26 February 2019

I'm Such A Rulebreaker, Sort Of...

I wear a helmet when I ride.  Well, most of the time, I do.  Whatever the naysayers might say, I have had two occasions when wearing my helmet probably, if not saved my life, then at least prevented serious injury.  In the second of those incidents, my helmet actually broke in two but I escaped with only a few scratches.

I admit, though, that I've ridden bareheaded, even after those incidents.  When I ride in Florida, I don't wear a helmet:  Even on cool days, most riders, it seems, aren't wearing them. And on my recent trips to Paris, Rome, Cambodia and Laos, I went sans casque, except on the Grasshopper tour in Siem ReapI think the only reason we had those is that Grasshopper tours is run by Westerners and was probably covered (pun intended) by insurance regulations in the US or someplace else.  Otherwise, in Southeast Asian countries, I'm not sure I could have even found a helmet: I didn't see any in the bike shops I peeked into, let alone the bike stalls of the market places. 

In the Italian capital, I followed the age-old advice: Do as the Romans do.  I did the same in Paris, which meant that in both cities I didn't wear helmets.  It wouldn't have been hard to find a hardhat in either city:  In fact, some rental services offer them. But it seemed that no one else was wearing them, so I didn't.

So, even though I have had occasions in which wearing a helmet might have saved me, I am still hesitant to support laws requiring every cyclist to wear one.  We don't have such a law here in New York, though every once in a while some police officer tickets an unsuspecting rider who isn't wearing one. In some places, like New Jersey, helmets are mandatory for kids; a few other places require them for adults.  But even though helmet-wearing has become more or less the norm in much of the US, there are still relatively few places that require it.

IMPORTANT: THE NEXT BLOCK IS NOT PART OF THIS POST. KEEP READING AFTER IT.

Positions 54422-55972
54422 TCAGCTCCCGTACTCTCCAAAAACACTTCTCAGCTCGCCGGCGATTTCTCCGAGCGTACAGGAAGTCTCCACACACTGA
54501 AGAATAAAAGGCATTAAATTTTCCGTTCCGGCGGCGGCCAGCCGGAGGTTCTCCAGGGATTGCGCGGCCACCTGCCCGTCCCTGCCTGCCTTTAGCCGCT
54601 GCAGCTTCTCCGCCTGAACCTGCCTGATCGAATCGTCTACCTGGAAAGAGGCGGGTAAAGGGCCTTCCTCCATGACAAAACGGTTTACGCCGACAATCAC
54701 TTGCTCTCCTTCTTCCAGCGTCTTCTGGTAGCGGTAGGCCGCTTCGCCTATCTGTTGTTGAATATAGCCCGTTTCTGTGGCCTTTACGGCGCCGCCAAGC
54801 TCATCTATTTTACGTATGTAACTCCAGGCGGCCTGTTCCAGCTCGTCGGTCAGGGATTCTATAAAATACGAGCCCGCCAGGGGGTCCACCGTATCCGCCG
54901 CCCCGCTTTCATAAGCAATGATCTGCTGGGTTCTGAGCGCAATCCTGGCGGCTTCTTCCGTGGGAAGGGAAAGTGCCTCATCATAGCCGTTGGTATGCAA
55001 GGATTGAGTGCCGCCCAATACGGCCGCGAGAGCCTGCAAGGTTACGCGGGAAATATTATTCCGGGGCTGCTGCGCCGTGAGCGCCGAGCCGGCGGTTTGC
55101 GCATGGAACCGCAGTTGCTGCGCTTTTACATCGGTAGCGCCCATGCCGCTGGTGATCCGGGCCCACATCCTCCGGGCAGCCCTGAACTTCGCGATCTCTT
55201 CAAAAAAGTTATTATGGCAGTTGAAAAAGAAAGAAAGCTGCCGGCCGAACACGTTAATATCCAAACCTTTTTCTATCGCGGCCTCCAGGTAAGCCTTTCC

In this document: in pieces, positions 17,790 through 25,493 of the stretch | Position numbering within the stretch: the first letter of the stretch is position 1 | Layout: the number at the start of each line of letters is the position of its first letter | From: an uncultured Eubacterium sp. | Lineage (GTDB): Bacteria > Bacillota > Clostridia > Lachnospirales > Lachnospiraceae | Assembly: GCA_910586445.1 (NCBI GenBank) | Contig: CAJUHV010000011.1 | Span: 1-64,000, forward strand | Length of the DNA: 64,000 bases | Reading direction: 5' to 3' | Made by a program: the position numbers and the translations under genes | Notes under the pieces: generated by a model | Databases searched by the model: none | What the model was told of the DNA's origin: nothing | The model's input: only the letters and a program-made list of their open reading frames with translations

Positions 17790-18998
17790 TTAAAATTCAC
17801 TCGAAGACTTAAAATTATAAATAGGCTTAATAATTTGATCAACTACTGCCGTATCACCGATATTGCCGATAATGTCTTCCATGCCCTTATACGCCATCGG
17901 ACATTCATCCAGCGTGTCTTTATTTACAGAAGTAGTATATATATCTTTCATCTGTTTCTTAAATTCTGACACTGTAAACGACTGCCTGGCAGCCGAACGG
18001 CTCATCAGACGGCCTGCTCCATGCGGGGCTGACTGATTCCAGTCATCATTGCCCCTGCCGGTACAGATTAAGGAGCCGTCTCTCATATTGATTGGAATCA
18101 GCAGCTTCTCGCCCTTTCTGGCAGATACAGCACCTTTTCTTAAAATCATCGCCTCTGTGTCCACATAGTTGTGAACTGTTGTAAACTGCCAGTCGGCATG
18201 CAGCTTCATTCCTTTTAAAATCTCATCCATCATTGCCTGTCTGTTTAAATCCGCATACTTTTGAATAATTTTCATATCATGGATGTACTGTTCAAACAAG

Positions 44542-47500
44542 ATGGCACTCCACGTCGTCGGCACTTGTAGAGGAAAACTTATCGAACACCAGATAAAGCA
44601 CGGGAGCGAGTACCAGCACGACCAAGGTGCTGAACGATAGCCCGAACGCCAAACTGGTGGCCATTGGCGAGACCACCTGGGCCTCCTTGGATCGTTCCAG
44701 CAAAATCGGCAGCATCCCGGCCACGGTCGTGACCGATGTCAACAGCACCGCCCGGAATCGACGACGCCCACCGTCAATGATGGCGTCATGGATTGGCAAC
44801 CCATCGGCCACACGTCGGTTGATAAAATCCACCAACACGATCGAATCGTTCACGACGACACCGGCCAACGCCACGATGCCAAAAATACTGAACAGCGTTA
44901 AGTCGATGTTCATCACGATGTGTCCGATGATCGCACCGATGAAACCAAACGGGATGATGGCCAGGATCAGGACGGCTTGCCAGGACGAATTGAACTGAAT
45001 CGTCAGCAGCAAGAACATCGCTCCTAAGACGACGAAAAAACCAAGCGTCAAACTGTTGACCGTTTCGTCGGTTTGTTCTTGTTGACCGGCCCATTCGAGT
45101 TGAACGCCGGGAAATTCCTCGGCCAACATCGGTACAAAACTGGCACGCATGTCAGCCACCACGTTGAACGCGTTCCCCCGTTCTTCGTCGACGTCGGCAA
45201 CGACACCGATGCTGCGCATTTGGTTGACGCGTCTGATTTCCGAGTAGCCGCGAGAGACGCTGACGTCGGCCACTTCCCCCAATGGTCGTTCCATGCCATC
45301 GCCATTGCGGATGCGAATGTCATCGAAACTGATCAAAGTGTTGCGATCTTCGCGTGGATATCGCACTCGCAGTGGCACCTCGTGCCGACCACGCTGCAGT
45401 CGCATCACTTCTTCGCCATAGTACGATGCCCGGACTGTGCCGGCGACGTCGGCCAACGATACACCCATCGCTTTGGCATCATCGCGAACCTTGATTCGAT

I am more ready, however, to support another ban:  one on headphones, at least ones that cover the ear.   Right now, the city of Washington, DC forbids cycling with headphones.  So do a few other jurisdictions; more, however, do not allow motorists to drive with mini-speakers covering their ears.

Now some startup company, Conduit Sports, has come out with a headphone that doesn't cover the ear and block the ear canal.  Its creators say their device allows for "situational awareness". By that, I assume they mean that you can hear horns and other traffic sounds while you listen to Cardi B or Brockhampton.  

Riding with such headphones may well be safe.  Still, I'll stick to riding without them, or without any other audio stimulation other than what's provided by my surroundings when I ride. Even if I'm doing a ride I can do in my sleep, I prefer to hear what's around me, in part because it helps me to think, meditate or simply relax while riding.  Also, I reckon it's safer than riding even with those new headphones.

But I'll still wear my helmet. Most of the time, anyway.

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